Published online May 28, 2005. doi: 10.3748/wjg.v11.i20.3020
Revised: December 11, 2003
Accepted: March 12, 2004
Published online: May 28, 2005
AIM: DNA mismatch repair (MMR) is an important mechanism for maintaining fidelity of genomic DNA. Abnormalities in one or more MMR genes are implicated in the development of many cancers. We investigated the role of expression of MMR genes (hMLH1, hPMS1, hPMS2, GTBP/hMSH6, hMSH2) in hepatocellular carcinogenesis.
METHODS: We evaluated the expression level of MMR genes in 33 hepatocellular carcinoma (HCC) cases using the multiplex reverse transcription (RT) PCR assays, as well as in 16 cases of normal adjacent hepatic tissues. β-actin gene was used as an internal control and calibrator for quantification of gene expression.
RESULTS: Out of the 33 studied cases, 25 were HCV positive and 30 (90.9%) showed reduced expression in one or more of the studied MMR genes. Reduced expression was found in hMSH2 (71.9%), hMLH1 (53.3%), GTBP (51.1%), hPMS2 (33.3%) and hPMS1 (6%). A significant correlation was found between reduced expression of hPMS2 (P = 0.0069) and GTBP (P = 0.0034), hPMS2 and non-cirrhosis (P = 0.0197), hMLH1 and high grade. On the other hand, 57.1%, 50%, 20%, 18.8%, and 6% of the normal tissues distant to tumors showed reduced expression of hMSH2, hMLH1, GTBP, hPMS2, and hPMS1 respectively. Multivariate analysis revealed a significant correlation between the expression level of hMSH2 (P = 0.008), hMLH1 (P = 0.001) and GTBP (P = 0.032) and HCC, between hPMS2, GTBP and HCV-associated HCC (P<0.001, 0.002).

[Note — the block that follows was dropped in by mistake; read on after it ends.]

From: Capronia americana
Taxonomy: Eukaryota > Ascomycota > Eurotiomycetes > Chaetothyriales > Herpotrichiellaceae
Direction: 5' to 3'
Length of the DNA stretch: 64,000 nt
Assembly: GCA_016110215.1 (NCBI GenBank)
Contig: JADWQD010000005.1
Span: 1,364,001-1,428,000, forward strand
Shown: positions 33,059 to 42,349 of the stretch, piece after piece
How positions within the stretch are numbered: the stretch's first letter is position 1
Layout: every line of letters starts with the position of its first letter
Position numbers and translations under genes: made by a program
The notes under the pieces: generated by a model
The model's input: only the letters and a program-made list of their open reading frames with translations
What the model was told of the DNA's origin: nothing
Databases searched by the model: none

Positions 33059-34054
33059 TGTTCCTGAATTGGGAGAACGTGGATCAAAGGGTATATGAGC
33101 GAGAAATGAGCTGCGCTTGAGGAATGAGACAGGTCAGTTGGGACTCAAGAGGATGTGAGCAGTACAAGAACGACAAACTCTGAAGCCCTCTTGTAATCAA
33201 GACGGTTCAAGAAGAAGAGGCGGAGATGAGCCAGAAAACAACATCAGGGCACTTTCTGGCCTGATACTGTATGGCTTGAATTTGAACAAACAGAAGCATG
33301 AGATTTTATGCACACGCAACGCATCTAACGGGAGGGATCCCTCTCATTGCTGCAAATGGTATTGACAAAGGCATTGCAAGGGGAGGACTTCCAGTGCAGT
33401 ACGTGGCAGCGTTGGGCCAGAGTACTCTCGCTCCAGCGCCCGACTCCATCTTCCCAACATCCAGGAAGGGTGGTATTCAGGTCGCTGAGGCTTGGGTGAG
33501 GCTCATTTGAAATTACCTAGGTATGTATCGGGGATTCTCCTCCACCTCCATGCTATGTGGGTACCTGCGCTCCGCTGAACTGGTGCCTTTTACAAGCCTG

CONCLUSION: Reduced expression of MMR genes seems to play an important role in HCV-associated HCC. hPMS2 is likely involved at an early stage of hepatocarcinogenesis since it was detected in normal adjacent tissues. Reduced expression of hPMS2 provides a growth advantage and stimulates proliferation which encourages malignant transformation in non-cirrhotic HCV-infected patients via acquisition of more genetic damages.